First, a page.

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12/10/2015 08:52 BST | Updated 10/10/2016 06:12 BST

Quarter Season Predictions 2015/16: League Two

As has so often been proven, making pre-season predictions about league football is the most certain way for a journalist, blogger or pundit to make an absolute fool of themselves. Placing your words and reputation on the line before a ball has been kicked is, in 90% of cases, a true recipe for disaster.

As has so often been proven, making pre-season predictions about league football is the most certain way for a journalist, blogger or pundit to make an absolute fool of themselves. Placing your words and reputation on the line before a ball has been kicked is, in 90% of cases, a true recipe for disaster.

It is far more sensible to take a step back, wait for the dust of the first few weeks to settle, before rolling up the sleeves and delving into the tricky task of calling what the score will be come May. A bit cowardly, but sensible.

So I'll be doing what I call my Quarter Season Predictions for each division of the English Football League, starting with League Two. Who will be promoted and relegated? Read on for the cast iron truth:

First of all, who will be celebrating promotion? Usually the relegated sides are the safe option, and had I written this in August, I would most likely have predicted that Leyton Orient would have been in with a shout. Things have not changed for me.

The disastrous Italian experiment of Fabio Liverani has been disposed of. Instead the very capable Ian Hendon, notable for giving Barnet a sniff of League One in previous years, has been handed the reins. They are in third at the moment and looking well placed, with a stronger squad than Plymouth and Wycombe who sit above them.

Just behind Orient, this looks like finally being the season in which Portsmouth deliver on their size and potential and begin to rise up the leagues. This is their third season at this level, and there is a real risk of League Two normality setting in, trapping them at this level - see Bradford City in the 2000s for example. Yet if Paul Cook is willing to drop from League One play-offs with Chesterfield to League Two, you must know something is about to happen.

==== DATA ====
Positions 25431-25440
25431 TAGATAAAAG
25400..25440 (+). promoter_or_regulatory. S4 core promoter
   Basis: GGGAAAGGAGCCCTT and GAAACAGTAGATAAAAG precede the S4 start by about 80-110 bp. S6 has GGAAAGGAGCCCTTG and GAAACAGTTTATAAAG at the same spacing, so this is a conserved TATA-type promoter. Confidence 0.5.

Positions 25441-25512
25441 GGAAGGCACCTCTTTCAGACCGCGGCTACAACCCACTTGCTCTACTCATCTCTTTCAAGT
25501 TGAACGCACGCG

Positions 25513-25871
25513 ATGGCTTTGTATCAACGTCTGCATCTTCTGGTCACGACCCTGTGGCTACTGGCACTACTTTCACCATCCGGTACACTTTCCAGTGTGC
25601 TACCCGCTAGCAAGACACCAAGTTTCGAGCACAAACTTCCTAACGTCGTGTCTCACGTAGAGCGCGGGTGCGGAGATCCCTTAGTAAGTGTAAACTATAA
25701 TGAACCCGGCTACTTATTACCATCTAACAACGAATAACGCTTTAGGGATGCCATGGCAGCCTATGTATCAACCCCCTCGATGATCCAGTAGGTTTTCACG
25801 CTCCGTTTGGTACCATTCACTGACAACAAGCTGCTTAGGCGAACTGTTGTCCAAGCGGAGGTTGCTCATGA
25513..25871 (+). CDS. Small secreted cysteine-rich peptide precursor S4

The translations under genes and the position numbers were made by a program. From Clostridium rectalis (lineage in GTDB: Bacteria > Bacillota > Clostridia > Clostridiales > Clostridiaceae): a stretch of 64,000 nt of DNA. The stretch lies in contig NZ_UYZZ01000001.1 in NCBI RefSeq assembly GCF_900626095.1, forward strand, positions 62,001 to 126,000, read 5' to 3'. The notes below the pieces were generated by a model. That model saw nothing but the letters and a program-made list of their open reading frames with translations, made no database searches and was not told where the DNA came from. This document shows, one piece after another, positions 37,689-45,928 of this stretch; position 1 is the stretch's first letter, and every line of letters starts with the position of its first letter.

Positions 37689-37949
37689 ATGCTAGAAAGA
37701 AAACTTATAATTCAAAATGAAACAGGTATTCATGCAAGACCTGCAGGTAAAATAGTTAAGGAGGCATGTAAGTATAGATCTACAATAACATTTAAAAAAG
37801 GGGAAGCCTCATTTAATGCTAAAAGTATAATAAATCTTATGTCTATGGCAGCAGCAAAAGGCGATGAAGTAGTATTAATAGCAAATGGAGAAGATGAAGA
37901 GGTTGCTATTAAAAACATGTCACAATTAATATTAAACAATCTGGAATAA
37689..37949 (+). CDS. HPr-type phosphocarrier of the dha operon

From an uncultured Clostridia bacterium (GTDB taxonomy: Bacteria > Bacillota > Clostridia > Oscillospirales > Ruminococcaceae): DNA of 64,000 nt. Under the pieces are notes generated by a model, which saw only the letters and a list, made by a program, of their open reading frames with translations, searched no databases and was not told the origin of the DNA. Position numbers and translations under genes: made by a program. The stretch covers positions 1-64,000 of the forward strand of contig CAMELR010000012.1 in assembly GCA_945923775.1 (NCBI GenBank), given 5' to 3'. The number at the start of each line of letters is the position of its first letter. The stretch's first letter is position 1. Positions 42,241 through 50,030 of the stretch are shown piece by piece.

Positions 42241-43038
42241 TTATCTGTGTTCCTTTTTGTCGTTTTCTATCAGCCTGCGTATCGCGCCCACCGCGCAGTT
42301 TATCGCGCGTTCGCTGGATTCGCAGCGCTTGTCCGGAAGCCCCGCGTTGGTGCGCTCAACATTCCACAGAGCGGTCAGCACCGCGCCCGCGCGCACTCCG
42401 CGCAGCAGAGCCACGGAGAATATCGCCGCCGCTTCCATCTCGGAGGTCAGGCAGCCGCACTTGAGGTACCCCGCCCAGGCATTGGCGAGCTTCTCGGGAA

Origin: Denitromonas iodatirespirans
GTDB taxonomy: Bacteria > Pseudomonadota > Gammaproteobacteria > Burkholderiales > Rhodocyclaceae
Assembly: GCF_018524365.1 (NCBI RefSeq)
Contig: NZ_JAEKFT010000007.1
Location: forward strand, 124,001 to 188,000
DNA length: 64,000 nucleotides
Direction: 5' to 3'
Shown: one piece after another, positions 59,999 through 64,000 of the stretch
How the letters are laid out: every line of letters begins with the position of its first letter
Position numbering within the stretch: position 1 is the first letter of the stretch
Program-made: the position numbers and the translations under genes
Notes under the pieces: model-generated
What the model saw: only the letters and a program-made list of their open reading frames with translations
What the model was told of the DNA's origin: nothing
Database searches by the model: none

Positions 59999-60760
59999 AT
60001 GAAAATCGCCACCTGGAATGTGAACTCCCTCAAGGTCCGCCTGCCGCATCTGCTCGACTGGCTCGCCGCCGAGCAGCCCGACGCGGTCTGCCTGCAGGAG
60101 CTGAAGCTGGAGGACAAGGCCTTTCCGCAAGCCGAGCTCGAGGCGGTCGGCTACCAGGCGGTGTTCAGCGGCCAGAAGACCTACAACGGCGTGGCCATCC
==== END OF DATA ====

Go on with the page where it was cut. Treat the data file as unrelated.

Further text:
Third place, meanwhile, is a tricky proposition - particularly as, I will readily admit, I have seen less of League Two than the other three divisions. What I do know is that, in order to get out of this division, you need hardiness, experience of tougher times, and the rare ability to put the ball in the back of the net. Carlisle United have been scraping around the foot of the table for a couple of years, but I'm going to say they will finish third.

I may have passed over early pacesetters Plymouth Argyle for promotion, but I see them as a play-off winner, with talent like Josh Simpson, Gregg Wylde and Reuben Reid, who all have the experience of at least one league higher, and the inate talent to go with it. Also, whether or not you think he should be anywhere near a football pitch, Luke McCormick is a cracking keeper for a League Two team.

For relegation candidates, it might be lazy to go for the current bottom club, but Newport County seem to have the most problems of a team at this level than Doncaster Rovers in the late 90s. They have got their first win under new boss John Sheridan. With no cash for players and an embryonic supporter's trust in charge, rebuilding in the National League may be a target.

The other team I tip for the drop is Yeovil, in an unprecedented third straight relegation. Their greatest achievement in making the second tier is now a great disaster, destabilising the club and causing them to rely too heavily on loan mercenaries than the spirit that took them to new heights. Their natural non-league home awaits.